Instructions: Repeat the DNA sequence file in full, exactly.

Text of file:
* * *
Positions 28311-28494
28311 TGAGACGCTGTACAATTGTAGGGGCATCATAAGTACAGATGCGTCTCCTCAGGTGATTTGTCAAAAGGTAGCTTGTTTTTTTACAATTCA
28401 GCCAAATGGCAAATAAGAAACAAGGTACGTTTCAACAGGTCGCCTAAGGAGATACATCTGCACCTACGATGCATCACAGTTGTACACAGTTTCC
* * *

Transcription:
Positions 28311-28494
28311 TGAGACGCTGTACAATTGTAGGGGCATCATAAGTACAGATGCGTCTCCTCAGGTGATTTGTCAAAAGGTAGCTTGTTTTTTTACAATTCA
28401 GCCAAATGGCAAATAAGAAACAAGGTACGTTTCAACAGGTCGCCTAAGGAGATACATCTGCACCTACGATGCATCACAGTTGTACACAGTTTCC